About HIPAA (Medical Privacy)

The Health Insurance Portability and Accountability Act (HIPAA) took effect on April 14, 2003 and is identified as Public Law 104-91. HIPAA establishes privacy standards to protect patient information. These standards are found in the HIPAA Privacy Rule (PDF file) and apply to health plans, clearinghouses and providers who transmit and store medical information electronically.

Developed by the Department of Health and Human Services (HHS), HIPAA represents a uniform, Federal floor of privacy protections for consumers across the country. These standards provide patients with access to their medical records and more control over how their personal health information is used and disclosed. State laws providing additional protections to consumers are not diminished by this new rule; in general, the law that provides the greatest protection to patients is the one that prevails, or there are times when all Federal and State laws can be in effect simultaneously.

HIPAA ensures that the health care industry speaks one common language when transmitting health plan enrollment, eligibility requests, authorizations to render health care, claim submissions, remittance advices, and status of claim payment requests and responses. These standards are found in the HIPAA Transaction and Code Set Rule.

The HIPAA Privacy Rule covers all forms of protected health information, including paper records, verbal communications, and electronic transmissions. The HIPAA Security Rule (PDF file), implemented in April 2005, covers electronic protected health information. The Security Rule requires entities covered under the Privacy Rule to assess, mitigate, and manage the security of electronic protected health information that they receive, create, or maintain.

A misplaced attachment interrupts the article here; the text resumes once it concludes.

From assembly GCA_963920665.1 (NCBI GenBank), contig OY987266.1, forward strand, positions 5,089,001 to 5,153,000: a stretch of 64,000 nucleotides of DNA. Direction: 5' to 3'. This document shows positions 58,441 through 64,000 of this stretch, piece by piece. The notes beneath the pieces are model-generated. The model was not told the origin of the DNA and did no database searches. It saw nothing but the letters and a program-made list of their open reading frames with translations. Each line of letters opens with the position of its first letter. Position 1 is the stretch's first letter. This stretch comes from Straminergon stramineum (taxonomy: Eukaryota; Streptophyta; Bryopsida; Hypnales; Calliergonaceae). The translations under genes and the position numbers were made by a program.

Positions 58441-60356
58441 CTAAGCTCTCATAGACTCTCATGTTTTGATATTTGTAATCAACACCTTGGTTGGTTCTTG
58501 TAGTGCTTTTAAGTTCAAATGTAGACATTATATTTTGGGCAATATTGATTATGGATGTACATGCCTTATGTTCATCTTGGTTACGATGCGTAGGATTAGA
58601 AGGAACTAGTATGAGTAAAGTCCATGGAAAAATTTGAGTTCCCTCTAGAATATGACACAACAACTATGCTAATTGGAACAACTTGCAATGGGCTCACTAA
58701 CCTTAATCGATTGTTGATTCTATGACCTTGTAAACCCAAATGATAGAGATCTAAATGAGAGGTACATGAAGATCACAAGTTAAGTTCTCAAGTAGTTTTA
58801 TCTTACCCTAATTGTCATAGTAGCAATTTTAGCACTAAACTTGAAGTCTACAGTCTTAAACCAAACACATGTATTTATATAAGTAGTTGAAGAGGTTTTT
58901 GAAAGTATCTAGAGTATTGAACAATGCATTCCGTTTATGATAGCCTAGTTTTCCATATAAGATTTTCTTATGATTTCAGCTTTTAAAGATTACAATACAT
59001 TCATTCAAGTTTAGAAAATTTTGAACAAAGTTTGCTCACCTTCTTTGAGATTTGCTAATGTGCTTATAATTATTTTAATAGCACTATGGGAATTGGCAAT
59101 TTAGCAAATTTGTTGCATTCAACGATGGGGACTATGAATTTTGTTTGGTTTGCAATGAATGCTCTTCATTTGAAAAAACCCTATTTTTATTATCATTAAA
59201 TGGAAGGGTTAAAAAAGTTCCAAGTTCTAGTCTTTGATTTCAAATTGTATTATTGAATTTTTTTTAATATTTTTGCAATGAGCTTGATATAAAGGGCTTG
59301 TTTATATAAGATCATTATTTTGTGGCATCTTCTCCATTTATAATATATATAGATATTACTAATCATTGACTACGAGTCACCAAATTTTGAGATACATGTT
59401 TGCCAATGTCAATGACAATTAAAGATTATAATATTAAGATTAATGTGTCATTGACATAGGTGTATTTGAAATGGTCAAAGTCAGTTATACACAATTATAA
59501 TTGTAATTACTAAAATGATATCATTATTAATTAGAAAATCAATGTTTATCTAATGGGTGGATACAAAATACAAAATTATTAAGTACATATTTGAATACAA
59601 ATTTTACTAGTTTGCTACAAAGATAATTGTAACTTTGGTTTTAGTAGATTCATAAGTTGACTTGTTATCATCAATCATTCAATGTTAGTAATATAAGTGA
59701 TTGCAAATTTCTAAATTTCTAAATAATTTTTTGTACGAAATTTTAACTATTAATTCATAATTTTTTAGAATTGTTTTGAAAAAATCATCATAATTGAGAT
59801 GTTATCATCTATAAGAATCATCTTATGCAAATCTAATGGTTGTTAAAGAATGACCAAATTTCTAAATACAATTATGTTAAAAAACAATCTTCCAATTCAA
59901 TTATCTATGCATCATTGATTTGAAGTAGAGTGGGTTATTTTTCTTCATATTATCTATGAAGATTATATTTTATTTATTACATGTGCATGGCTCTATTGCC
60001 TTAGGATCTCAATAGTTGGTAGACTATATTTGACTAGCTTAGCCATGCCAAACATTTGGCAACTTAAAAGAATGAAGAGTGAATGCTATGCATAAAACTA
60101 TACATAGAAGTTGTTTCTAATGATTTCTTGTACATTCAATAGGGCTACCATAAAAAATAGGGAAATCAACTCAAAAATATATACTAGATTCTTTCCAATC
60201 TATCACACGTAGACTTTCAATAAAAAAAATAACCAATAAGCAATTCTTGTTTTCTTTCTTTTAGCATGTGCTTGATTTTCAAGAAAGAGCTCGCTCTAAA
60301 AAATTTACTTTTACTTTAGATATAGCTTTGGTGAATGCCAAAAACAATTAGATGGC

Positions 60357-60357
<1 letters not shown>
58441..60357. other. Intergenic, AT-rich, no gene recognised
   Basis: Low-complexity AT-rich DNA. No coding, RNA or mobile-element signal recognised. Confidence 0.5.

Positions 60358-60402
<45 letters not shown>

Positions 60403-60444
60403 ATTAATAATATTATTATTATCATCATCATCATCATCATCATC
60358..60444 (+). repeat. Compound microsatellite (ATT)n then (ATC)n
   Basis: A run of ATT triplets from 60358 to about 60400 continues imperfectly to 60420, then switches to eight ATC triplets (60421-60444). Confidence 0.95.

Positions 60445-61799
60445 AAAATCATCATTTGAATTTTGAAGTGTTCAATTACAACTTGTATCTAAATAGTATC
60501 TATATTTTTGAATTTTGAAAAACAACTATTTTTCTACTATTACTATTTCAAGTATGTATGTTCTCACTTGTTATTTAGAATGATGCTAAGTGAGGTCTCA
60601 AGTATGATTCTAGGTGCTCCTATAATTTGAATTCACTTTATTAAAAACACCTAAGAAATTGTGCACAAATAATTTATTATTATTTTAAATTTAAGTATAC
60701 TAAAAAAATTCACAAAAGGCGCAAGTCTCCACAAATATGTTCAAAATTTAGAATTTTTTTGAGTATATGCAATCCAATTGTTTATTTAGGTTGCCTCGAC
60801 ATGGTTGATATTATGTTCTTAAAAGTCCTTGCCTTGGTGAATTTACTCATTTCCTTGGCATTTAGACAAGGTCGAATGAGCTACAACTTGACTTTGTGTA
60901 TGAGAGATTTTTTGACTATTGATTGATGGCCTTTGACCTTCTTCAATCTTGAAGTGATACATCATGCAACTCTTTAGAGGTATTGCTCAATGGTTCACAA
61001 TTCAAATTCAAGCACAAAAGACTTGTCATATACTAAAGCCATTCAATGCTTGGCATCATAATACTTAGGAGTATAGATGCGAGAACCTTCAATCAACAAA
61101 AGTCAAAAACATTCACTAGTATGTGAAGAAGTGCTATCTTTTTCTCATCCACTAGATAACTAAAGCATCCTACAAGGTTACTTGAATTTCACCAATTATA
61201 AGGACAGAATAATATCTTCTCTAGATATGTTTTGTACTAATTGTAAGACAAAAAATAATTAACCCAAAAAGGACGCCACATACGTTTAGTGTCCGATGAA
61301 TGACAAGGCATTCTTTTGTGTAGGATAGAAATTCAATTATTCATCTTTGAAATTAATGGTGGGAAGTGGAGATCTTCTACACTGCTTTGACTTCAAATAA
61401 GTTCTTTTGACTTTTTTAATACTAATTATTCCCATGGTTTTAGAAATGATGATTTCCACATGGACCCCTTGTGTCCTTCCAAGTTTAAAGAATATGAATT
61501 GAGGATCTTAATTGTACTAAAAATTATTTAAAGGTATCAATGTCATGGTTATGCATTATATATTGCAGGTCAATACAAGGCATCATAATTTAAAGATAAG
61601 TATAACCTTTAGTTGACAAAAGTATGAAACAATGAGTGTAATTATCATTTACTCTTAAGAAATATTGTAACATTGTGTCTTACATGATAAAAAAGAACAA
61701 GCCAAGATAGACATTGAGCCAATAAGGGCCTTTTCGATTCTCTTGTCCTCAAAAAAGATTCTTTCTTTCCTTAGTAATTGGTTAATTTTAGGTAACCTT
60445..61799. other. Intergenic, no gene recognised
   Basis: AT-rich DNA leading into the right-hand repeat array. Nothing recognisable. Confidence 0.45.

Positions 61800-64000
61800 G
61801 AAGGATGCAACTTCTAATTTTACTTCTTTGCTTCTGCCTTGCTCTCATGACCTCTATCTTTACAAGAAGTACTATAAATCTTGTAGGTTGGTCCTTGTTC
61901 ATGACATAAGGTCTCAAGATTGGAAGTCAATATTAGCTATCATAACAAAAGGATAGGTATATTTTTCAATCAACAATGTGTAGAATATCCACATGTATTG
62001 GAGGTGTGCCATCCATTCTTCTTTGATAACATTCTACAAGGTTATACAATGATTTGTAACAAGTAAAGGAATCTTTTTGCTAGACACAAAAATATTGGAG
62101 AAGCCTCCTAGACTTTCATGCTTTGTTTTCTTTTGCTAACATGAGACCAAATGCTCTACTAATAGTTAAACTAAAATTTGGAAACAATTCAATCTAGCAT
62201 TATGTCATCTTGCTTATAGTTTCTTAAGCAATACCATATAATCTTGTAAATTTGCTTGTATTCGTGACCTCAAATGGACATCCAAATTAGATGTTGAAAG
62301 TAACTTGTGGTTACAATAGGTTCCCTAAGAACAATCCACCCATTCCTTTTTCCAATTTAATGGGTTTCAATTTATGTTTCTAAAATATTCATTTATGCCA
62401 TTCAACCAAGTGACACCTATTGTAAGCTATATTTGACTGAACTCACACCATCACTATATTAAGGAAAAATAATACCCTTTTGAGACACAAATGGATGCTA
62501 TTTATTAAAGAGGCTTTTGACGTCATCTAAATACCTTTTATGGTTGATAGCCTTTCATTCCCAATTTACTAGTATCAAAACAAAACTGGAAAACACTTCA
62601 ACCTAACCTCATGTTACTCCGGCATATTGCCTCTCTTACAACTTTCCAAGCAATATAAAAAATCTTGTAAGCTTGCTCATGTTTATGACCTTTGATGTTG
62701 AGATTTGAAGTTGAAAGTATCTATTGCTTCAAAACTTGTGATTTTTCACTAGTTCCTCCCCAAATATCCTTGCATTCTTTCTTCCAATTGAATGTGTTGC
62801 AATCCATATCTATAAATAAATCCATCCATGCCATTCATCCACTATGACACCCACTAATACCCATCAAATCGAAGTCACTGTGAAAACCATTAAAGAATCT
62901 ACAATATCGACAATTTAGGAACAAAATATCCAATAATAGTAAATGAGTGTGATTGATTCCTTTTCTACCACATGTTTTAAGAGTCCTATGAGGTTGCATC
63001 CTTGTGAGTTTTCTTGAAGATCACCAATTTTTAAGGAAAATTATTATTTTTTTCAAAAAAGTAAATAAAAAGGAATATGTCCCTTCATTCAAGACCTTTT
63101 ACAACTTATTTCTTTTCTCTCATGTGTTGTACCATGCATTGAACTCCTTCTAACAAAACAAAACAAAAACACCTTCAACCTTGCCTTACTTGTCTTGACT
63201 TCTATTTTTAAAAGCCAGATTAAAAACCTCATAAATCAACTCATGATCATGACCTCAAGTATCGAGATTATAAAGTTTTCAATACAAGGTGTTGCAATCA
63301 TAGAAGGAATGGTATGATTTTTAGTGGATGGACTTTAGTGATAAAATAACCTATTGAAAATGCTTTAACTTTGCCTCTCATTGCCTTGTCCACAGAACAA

Due to its organizational structure, the County of Orange has been identified as a hybrid entity under HIPAA. As a hybrid entity, the County must identify the programs within the County's Agencies/Departments that deal with protected health information and designate them as health care components. These designated components are mandated to comply with HIPAA regulations.

HIPAA regulations require covered entities to assign a Privacy Officer and a Security Officer to create and implement policies and procedures necessary to comply with HIPAA and to receive privacy-related complaints. If you have questions regarding HIPAA, you may contact the HCA HIPAA Coordinator.

For more about HIPAA, click on California Office of Health Information Integrity or the CMS HIPAA Site.

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